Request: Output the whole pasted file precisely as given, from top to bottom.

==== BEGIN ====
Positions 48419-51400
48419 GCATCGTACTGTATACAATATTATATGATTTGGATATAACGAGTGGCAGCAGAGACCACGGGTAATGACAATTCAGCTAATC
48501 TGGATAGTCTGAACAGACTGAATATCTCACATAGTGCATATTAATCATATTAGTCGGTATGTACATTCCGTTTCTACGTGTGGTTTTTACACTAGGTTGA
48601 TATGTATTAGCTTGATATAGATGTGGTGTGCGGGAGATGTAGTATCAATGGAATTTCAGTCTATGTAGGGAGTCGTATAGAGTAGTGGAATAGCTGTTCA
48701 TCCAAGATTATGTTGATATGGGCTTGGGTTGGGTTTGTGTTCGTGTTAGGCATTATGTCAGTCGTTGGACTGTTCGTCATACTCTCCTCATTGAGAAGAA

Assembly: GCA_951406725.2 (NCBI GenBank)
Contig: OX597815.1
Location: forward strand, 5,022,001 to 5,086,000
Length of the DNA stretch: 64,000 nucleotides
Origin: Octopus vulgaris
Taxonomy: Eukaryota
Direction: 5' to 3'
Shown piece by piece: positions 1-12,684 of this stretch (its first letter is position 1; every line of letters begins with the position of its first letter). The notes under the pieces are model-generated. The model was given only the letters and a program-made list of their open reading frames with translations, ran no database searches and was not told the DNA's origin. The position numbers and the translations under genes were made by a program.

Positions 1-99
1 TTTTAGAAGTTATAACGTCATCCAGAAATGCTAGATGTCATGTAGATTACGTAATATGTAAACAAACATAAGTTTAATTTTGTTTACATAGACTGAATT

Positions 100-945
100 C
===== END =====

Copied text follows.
Positions 48419-51400
48419 GCATCGTACTGTATACAATATTATATGATTTGGATATAACGAGTGGCAGCAGAGACCACGGGTAATGACAATTCAGCTAATC
48501 TGGATAGTCTGAACAGACTGAATATCTCACATAGTGCATATTAATCATATTAGTCGGTATGTACATTCCGTTTCTACGTGTGGTTTTTACACTAGGTTGA
48601 TATGTATTAGCTTGATATAGATGTGGTGTGCGGGAGATGTAGTATCAATGGAATTTCAGTCTATGTAGGGAGTCGTATAGAGTAGTGGAATAGCTGTTCA
48701 TCCAAGATTATGTTGATATGGGCTTGGGTTGGGTTTGTGTTCGTGTTAGGCATTATGTCAGTCGTTGGACTGTTCGTCATACTCTCCTCATTGAGAAGAA

Assembly: GCA_951406725.2 (NCBI GenBank)
Contig: OX597815.1
Location: forward strand, 5,022,001 to 5,086,000
Length of the DNA stretch: 64,000 nucleotides
Origin: Octopus vulgaris
Taxonomy: Eukaryota
Direction: 5' to 3'
Shown piece by piece: positions 1-12,684 of this stretch (its first letter is position 1; every line of letters begins with the position of its first letter). The notes under the pieces are model-generated. The model was given only the letters and a program-made list of their open reading frames with translations, ran no database searches and was not told the DNA's origin. The position numbers and the translations under genes were made by a program.

Positions 1-99
1 TTTTAGAAGTTATAACGTCATCCAGAAATGCTAGATGTCATGTAGATTACGTAATATGTAAACAAACATAAGTTTAATTTTGTTTACATAGACTGAATT

Positions 100-945
100 C